Parasha Emor (Speak): Ambassadors of Holiness

Parashah Name31 Emor, אֱמֹר

Last week’s Parasha, Kedoshim, gave the laws concerning living a holy life, emphasizing its connection to loving our neighbor as ourselves.

This week’s Parasha (Torah portion) continues the study of holiness, providing the laws regarding purity for the kohanim (Jewish priesthood descended from Aaron) and the sanctity of time through the moadim (God’s appointed holy feasts and festivals).

Because the kohanim are set apart to serve the Lord by performing the daily and holy day offerings, additional laws of purity apply to them that do not apply to the general tribe of Levi or the Israelites as a whole.  For instance, they are not allowed to marry a divorced woman.

The laws of sexual purity for the kohanim are so rigorous that a daughter of a priest (kohen) who committed sexual immorality was to be burned by fire!

“And the daughter of any priest, if she profanes herself by whoring, profanes her father; she shall be burned with fire.”  (Leviticus 21:9)

Also, no kohen (priest) who was deformed, blemished, or defiled could enter the Holy of Holies.

“And the Lord spoke to Moses, saying, ‘Speak to Aaron, saying, None of your offspring throughout their generations who has a blemish may approach to offer the bread of his God.’”  (Leviticus 21:16–17)

God not only required the kohanim to be without defect, but also the offerings presented to Him were to be free of defect.

Furthermore, in order for the kohanim to partake in any of the contributions (terumot)given by the people as a source of support for them, they had to be in a state of ritual purity.

“The best of all the firstfruits and of all your special gifts will belong to the priests.  You are to give them the first portion of your ground meal so that a blessing may rest on your household.”  (Ezekiel 44:30)

The laws of holiness regarding the kohanim are strict and exacting because of the great responsibility of their position in serving Adonai.  They are commanded to remain in a state of purity or holiness in order to offer the sacrifices in the Temple and not profane the name of God.

They were, in effect, God’s ambassadors, representing God’s holiness to the children of Israel, who were, in turn, to represent His holiness to the world.

“They must be holy to their God and must not profane the name of their God [Chillul HaShem].  Because they present the food offerings to the LORD, the food of their God, they are to be holy.”  (Leviticus 21:6)

The kohanim and all of Israel, in fact, were not to do anything that would desecrate the Name of the LORD, which is called Chillul HaShem.  This means they were not to commit any act or engage in any behavior that would disgrace, shame, or dishonor God and His law, or discredit faith in Him, or even bring disrepute to the Jewish People who represent the Creator to the universe.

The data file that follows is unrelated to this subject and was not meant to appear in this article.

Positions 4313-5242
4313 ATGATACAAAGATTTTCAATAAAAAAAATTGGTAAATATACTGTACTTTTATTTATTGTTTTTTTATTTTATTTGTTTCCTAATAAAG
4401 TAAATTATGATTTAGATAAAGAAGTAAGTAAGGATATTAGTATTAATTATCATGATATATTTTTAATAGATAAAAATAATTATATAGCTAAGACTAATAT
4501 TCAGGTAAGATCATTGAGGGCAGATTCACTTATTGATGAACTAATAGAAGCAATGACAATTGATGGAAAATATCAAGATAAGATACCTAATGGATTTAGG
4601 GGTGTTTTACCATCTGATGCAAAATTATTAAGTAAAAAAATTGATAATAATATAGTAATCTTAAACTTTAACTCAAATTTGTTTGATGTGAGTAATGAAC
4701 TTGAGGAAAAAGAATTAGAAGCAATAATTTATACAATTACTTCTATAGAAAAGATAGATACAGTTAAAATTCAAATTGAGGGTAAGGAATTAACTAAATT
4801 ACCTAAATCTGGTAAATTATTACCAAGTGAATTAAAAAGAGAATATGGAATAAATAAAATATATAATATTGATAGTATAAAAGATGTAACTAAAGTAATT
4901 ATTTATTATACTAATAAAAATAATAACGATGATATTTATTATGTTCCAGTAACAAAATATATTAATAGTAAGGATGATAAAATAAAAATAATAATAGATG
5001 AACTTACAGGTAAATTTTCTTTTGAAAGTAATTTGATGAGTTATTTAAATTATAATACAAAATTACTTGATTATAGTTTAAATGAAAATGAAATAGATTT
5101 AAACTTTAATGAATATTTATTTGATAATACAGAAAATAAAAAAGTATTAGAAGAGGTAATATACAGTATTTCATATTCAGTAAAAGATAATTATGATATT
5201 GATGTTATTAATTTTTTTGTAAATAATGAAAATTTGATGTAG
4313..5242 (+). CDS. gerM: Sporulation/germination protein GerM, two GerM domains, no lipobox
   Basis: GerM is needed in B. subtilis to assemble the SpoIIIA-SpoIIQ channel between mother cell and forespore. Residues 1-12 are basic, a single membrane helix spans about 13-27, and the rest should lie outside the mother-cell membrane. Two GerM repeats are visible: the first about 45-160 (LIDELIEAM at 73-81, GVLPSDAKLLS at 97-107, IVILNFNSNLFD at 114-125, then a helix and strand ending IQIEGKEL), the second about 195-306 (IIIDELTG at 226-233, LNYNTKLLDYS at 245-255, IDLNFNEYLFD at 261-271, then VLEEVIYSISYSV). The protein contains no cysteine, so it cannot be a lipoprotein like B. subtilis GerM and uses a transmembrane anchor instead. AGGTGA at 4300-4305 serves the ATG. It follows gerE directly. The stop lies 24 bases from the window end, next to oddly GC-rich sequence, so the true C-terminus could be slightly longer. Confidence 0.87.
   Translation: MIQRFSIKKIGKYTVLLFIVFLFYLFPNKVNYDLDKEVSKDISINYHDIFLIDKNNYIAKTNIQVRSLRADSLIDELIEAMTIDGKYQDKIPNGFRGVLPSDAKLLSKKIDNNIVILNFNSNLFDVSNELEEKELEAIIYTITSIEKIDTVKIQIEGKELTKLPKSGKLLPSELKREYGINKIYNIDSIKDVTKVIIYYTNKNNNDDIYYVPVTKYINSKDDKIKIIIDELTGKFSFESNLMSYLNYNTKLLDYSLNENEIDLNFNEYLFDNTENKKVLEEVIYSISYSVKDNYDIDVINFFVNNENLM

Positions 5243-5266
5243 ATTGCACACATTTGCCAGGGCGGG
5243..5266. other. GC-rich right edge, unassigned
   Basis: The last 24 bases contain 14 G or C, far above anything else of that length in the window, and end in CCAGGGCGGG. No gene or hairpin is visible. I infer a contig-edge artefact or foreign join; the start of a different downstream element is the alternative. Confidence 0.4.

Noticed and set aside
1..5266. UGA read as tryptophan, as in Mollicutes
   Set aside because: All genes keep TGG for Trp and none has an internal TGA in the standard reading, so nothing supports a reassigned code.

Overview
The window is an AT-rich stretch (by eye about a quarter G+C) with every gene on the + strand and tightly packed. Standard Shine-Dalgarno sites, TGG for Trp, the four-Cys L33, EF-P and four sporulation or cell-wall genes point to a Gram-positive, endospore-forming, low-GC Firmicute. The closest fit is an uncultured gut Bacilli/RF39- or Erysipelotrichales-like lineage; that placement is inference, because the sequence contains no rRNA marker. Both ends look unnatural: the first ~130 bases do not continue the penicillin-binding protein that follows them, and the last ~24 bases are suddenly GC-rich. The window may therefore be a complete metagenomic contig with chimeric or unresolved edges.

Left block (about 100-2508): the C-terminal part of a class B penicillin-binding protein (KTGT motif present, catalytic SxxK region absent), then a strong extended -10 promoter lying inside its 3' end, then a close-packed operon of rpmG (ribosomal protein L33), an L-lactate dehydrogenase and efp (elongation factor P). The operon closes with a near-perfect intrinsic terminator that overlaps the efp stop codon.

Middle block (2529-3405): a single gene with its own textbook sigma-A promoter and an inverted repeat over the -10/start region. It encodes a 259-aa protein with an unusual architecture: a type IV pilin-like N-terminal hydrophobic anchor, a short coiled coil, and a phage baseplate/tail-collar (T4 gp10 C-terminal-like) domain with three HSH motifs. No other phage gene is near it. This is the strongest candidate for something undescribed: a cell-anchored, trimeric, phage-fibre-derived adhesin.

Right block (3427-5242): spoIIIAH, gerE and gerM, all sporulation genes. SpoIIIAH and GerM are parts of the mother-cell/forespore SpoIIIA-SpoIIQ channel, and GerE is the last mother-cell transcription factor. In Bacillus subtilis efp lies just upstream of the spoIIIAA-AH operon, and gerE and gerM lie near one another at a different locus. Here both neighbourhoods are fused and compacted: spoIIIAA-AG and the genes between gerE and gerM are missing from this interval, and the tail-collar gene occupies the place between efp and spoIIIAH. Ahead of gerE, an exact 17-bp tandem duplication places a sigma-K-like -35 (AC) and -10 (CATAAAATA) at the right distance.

Examples of Chillul HaShem are publicly desecrating the Sabbath, eating non-kosher food, stealing, and engaging in lashon hara (evil speaking).

The opposite concept to Chillul HaShem is Kiddush HaShem (sanctification of the Name of the LORD)—any act that brings respect, honor, or glory to God.

Even when Israel turned from God, the kohanim were to continue serving Him in holiness.

In the corresponding Prophetic portion of Scripture, Haftarah Emor, Ezekiel describes the Third Temple.

During the future Messianic reign on earth, the same exacting standards of holiness will be required, but only for certain kohanim—the descendants of Zadok, who was the high priest to King David and King Solomon.

Zadok kept God’s holy standards even when other priests and people did not:

“But the Levitical priests, the sons of Zadok [sons of righteousness], who kept the charge of My sanctuary when the people of Israel went astray from Me, shall come near to Me to minister to Me.”  (Ezekiel 44:15)

The name Zadok comes from the Hebrew word tzadik, which means righteous.

According to Ezekiel, in the Third Temple, the kohanim who are descended from Zadok, the sons of righteousness, will be the only kohanim to function in the holy order of the Temple in Jerusalem.

They will serve under Yeshua HaMashiach (Jesus the Messiah), the eternal High Priest, who is a king-priest of the order of Melki Tzedek(Melchizedek / King of Righteousness).  (Hebrews 7:1–3, 17)

Through Him, each of us may come boldly to the Throne of grace to find mercy.